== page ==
Nidiria Ruiz Medina belongs to the Naya River Basin community council, an Afro-descendent population in the southern area of Colombia’s Pacific region. She is part of an organizational process that contributes to the defense of territory and human rights. Her organizing work is articulated through the national CONPAZ (Communities Building Peace in the Territories) network, which provides tools and fundamental elements for building community.
Nidiria is an example of how rural women play an essential role in peace-building efforts. Through the AINI “Spring Fountain of Flowers” Women’s Association, women work to rediscover the importance of fighting for participation spaces that allow them to make decisions and advocate for a vision of peace. Nidiria is a woman who defends collective territorial rights and identity through a gender approach. Despite the risks that this victimized population confronts—resisting a complex reality of conflict, exclusion, marginalization and historical state abandonment—Nidiria believes the Colombian Peace Agreement has helped reaffirm the rootedness of the land and spurred dreams of hope.
Together with the AINI Association and the CONPAZ network, Nidiria and her community have decided to exchange tears for smiles, promoting leadership based on a model of justice, truth, reparations and non-repetition, as ratified by the Victim’s Chapter in the Colombian Peace Agreement. That is why her community continues to struggle for ancestral autonomy and independent education. This includes a Peace University, which emphasizes inclusion and participation, commemorates struggle and conflict resolution, and generates leadership rooted in social and community work, training, and peace-building strategies.
Nidiria motivates rural women to become visible in the reconstruction and reconciliation of values, and by weaving a social fabric that leads to inclusive social justice, she advocates for rural women to be in positions of transformative power.
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Nos están matando – “They’re killing us” – has become the cry of social movements across the country. The former head of Colombia’s victims’ unit described it as a ‘massacre in slow motion’ – referring to the 200 plus community leaders murdered since peace was signed in 2016. Activists are being targeted with impunity in the interests of territorial control, illegal mining and illicit crop cultivation.
Our film takes us to the department of Cauca, which bears a disproportionate share of that violence. For a year we followed two threatened human right defenders: Feliciano Valencia, an Indigenous Nasa community leader fighting for land rights and Héctor Marino, an Afro Descendent community leader trying to set up a community self-protection group – the Cimarron Guard.
Hector Marino Carabali, Colombian Community Leader
Emily Wright, Codirector
Tom Laffay, Codirector
Daniel Bustos, Codirector
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Jesús Emilio Tuberquia is the former “Legal Representative” of the Peace Community of San José de Apartadó, located in northwest Colombia. In 1997 500 small-scale farmers founded the “Peace Community” after mass displacements throughout San Jose de Apartadó. They founded their community on principals of International Humanitarian Law, including the neutrality of the civil population to the armed conflict, a fierce commitment to non-violence, and collective work. Despite the Peace Agreement signed in 2016 between the Colombian government and the FARC, the Peace Community continues to be threatened by successor groups to paramilitaries. These threats include the assassination attempt of the current legal representative German Graciano Posso on December 29, 2017.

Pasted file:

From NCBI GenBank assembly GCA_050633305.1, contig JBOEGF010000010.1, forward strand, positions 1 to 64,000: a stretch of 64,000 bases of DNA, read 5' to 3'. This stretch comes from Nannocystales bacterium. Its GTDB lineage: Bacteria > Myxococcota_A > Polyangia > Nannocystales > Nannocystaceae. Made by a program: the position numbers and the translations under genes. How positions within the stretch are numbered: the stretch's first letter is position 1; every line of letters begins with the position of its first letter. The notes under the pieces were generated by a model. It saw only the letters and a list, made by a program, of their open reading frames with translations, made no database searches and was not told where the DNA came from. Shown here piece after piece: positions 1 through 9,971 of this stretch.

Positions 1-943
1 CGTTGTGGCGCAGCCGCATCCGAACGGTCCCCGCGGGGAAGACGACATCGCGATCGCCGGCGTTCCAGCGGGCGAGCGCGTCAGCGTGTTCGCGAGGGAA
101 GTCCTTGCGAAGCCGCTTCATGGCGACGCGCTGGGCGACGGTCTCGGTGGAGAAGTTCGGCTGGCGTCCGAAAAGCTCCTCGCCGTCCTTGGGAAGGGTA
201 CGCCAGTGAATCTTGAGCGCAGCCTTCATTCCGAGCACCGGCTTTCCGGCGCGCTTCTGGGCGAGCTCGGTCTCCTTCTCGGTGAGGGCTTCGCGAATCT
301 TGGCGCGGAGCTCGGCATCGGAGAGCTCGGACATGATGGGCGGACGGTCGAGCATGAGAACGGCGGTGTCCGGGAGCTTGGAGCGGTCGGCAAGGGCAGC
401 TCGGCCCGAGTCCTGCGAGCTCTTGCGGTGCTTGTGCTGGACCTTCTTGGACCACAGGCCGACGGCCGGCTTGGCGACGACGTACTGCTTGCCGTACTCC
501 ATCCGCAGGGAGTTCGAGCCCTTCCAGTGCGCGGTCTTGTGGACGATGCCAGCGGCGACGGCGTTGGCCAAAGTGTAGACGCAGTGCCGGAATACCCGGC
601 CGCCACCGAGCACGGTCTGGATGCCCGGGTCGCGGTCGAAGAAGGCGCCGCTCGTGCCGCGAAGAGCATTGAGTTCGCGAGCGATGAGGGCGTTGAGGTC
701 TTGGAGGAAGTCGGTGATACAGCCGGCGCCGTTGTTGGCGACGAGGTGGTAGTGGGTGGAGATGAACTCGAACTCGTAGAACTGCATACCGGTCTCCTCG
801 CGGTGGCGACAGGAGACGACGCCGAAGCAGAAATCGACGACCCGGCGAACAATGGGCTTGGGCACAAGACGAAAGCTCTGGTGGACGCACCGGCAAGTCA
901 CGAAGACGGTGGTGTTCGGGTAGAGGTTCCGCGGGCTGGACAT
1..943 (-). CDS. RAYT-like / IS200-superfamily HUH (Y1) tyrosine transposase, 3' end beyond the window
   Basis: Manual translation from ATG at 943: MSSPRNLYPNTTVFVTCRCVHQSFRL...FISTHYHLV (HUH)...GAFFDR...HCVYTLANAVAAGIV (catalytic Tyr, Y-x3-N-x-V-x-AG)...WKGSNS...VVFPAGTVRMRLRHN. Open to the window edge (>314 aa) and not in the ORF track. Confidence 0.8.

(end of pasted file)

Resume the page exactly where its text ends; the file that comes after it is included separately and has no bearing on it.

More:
The purpose of Mr. Tuberquia’s visit to Washington DC is to raise awareness of threats paramilitary groups pose- to the Peace Community of San José de Apartadó in particular, and the civil population of Urabá more generally. They have seen a growth in paramilitary power despite the implementation of the Peace Agreement with that FARC in 2016. Peace Colombia aid package, as approved by the U.S Congress, includes language that demands careful scrutiny from the U.S to ensure that funds are used correctly. This includes that the Colombian Government takes effective action towards protecting human rights defenders and social leaders throughout the country. The Peace Community of San José de Apartadó urges U.S. Congress members to use these means to impel the Colombian Government to take serious action to dismantle paramilitary groups threatening communities.
This talk will be held in Spanish.
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El Colombian Studies Group los invita a la charla “Participación Democrática de Colombianos y Colombianas en el Exterior”, que se realizará el próximo jueves 1 de marzo a las 7:00 pm en el Graduate Center – CUNY.
Lugar: Salon 9207
Hora: 7:00 pm – 9:00 pm
Este evento busca incentivar a la comunidad colombiana residente en el exterior a participar en ejercicios democráticos a través de un espacio de diálogo con dos candidatos* de origen colombiano postulados a cargos de elección popular en este año 2018.
Nuestros invitados son Jessica Ramos, candidata por el Partido Demócrata, quien aspira a representar el Distrito 13 en el senado del estado de Nueva York, y Freddy Castiblanco, candidato por la Coalición Colombia a la Cámara de Representantes por la circunscripción internacional (colombianos en el exterior). Los candidatos hablarán sobre las elecciones en las que están participando, así como sus trayectorias como líderes en la comunidad latina y colombiana en Nueva York.
* Las opiniones y puntos de vista de los invitados no reflejan necesariamente las opiniones del Colombian Studies Group, del Doctoral Students’ Council ni del Graduate Center – CUNY.
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